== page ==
We cannot escape this congenital tension between what we know ourselves to be and who we have been called to become.  It is a source of discontent, dissatisfaction, un-ease, and suffering.  There is a gnawing distance between what we have promised and professed and our performance, the way we live out this call.  The experience of what is called “cognitive dissonance” most often leads us to modify our beliefs when we sense the incongruity of our beliefs with our behavior.  It is “more realistic” to understand those changed conditions which alter imperatives into “strong suggestions.”  What we are doing is really “good enough.”

The Cistercian Founders were those irritating people who could not be content with a good thing.  They seemed to feel a need to go to excess, to be confrontational, to disturb.  Good people called them extreme and hypocritical.  They exaggerated the short-comings of others to propagate their own way of living.  They claimed to be strict followers of the Rule of Benedict, when (as Louis Lekai has written) they ignored and contradicted it when they thought they had better ideas.  But the foundation of their foundation was their need to live an observance and external life which gave free expression to what the Spirit was saying in their hearts.  The question St. Bernard posed in his Apologia was: what spiritual needs account for the practical choices you make?  The Founders had felt that they were not living in obedience to the depths and imperatives of their call.  They were thus guilty of having perjured themselves (Exordium Parvum).  The spiritual need for authenticity demanded expression in forms that corresponded to their beliefs and passions.  What was possible for God could find a home only in hearts poor enough, weak enough, humble enough to yield to His vision—the New Age which would exalt the lowly to sit on thrones.  One author has called their abbeys “austere walls around the passionate intensity of faith.”

The Cistercian Founders reveal the enduring struggle and tension at the heart of Christian discipleship which cannot be satisfied with what “has been.”  Forgetting what lies behind, I press on to what lies ahead” (Philippians 3: 13).  It is from within the foundations that we are in communication with the Sprit who makes all things new, who transforms human nature into an instrument of his redemption, his righteousness, his sanctification.  Our foundation in Christ is the source of our constant re-founding and conversion. To be authentic, the forms of our life must manifest what the Spirit is saying and doing. Foundation is our way of life, our way of responding to what only God can make possible.

 

Solemnity of the Founders of Citeaux

[Scripture Readings: Gen 12:1-4a; 1 Cor 1:26-31; Mt 19:27-29 ]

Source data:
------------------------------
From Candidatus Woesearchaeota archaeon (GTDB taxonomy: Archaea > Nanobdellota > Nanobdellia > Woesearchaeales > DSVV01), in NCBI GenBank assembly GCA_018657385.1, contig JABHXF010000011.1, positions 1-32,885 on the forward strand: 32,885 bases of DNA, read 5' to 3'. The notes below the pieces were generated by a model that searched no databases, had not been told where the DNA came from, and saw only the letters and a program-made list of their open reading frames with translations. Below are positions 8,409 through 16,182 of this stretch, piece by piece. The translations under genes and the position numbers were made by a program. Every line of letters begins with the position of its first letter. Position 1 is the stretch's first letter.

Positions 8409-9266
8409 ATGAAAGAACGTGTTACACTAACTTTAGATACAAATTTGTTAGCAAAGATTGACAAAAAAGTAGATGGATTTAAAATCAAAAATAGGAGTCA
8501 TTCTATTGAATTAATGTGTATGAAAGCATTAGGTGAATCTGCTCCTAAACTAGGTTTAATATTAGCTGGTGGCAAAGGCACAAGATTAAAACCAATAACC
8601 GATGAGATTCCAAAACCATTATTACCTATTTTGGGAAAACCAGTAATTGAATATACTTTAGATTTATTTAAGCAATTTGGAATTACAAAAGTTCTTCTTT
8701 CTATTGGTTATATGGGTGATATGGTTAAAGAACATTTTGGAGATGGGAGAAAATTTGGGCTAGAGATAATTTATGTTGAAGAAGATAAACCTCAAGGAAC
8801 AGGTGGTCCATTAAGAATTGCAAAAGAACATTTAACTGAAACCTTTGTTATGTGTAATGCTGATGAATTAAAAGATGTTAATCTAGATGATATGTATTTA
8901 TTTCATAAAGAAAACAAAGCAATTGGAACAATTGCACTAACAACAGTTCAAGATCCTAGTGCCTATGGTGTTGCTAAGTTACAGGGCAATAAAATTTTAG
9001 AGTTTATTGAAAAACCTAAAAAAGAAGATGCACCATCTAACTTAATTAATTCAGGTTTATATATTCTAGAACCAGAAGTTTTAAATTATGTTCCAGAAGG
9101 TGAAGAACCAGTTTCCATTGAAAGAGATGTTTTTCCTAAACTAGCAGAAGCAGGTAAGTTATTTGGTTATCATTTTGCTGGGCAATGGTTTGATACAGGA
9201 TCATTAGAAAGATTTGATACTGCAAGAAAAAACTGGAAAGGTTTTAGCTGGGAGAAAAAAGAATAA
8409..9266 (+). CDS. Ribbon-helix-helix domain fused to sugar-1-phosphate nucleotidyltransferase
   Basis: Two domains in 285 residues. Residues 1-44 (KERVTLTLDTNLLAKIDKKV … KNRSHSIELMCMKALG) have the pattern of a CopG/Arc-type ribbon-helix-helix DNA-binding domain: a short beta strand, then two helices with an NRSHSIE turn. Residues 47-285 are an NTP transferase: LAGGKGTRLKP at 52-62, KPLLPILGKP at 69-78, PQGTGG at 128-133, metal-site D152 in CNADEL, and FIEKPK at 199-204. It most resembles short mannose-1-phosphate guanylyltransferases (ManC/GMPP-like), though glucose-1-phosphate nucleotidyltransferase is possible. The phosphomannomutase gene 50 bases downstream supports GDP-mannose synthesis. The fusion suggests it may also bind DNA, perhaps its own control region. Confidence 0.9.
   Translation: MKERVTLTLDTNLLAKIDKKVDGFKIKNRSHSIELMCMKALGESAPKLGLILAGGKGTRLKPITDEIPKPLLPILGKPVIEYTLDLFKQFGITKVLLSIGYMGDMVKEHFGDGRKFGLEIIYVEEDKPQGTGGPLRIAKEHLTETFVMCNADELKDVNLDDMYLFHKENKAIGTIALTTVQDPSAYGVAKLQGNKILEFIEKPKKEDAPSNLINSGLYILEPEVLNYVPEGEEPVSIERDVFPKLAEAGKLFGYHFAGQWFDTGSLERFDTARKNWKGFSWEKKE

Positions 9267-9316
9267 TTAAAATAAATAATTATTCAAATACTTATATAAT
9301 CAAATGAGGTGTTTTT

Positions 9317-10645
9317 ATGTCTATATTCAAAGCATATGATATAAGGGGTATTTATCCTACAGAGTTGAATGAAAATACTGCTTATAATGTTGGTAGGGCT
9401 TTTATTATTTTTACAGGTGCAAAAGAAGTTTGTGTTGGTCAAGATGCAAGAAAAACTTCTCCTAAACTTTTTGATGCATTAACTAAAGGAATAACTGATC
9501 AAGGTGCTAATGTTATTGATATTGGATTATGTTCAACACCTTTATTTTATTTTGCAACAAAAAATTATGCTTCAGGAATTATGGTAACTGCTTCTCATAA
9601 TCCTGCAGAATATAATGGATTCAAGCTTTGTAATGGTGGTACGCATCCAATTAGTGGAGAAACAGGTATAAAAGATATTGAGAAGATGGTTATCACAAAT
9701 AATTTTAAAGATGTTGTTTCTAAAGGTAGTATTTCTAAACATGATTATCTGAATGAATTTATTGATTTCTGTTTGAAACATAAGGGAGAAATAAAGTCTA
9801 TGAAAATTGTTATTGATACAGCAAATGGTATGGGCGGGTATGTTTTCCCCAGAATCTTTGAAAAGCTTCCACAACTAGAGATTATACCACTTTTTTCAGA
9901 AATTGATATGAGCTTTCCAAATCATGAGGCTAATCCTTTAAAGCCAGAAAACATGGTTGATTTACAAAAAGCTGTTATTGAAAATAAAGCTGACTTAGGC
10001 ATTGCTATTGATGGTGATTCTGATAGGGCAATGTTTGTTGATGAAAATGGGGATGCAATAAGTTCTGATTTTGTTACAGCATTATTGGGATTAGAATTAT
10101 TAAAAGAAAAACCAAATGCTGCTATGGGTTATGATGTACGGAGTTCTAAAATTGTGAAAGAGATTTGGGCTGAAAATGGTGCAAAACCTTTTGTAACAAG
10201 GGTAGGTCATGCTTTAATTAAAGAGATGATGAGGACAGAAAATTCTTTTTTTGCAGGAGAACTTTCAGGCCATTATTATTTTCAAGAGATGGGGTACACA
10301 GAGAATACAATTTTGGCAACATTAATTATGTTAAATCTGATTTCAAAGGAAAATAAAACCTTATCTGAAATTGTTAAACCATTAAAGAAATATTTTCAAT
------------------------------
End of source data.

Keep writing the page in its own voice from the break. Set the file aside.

Our Cistercian life is know for its balance. The three pillars of the life, prayer, sacred reading (lectio divina) and work are circumscribed by many rules and regulations to ensure the balance is not lost. But there many other items in our life that are not so protected, for instance each of us, at one time or another, performs a service for the community. It might be as reader in the refectory or church or intoning a psalm at the Office or cooking a meal or teaching a class or preaching a homily or being in charge of a department. Just naming these things makes me think the opportunities are endless!

Anytime you are doing something in public you are a bit vulnerable, exposed and self conscious. It is a known fact, and I think we have all experienced this, that if we are criticized at this moment it sticks with us no matter how many compliments we have received before the criticism. The negative remarks seem to outweigh a dozen positive ones. It is almost as if our mind is programmed to hold onto the negative. One negative remark can throw us off balance.

Now today we are celebrating the feast of our Founders. a day when we thank God for our vocation as Cistercian monks. We have inherited a tremendous patrimony, one that only gradually reveals its grace to us. Our vocation is not something we earned or deserve, it is a gift; one of the most beautiful vocations in the Church. So today we celebrate in quiet thanksgiving the gift God has given us. But there is a hook, a catch as it were. There is another stream flowing into our pristine waters.

The old negative chip in the brain has been turned on by the words of our Founders, “They had promised by solemn profession to obey this Rule, yet by no means kept it…” This naturally leads us to ask, are we as serious about the Rule as our Fathers; have we drifted from our ideals; do we think our Founders would be proud of us? So along with the pure joy of the day, the pure bliss of being called a Cistercian monk we have to make room for an examination of conscience. And if we are not careful this can throw us off balance.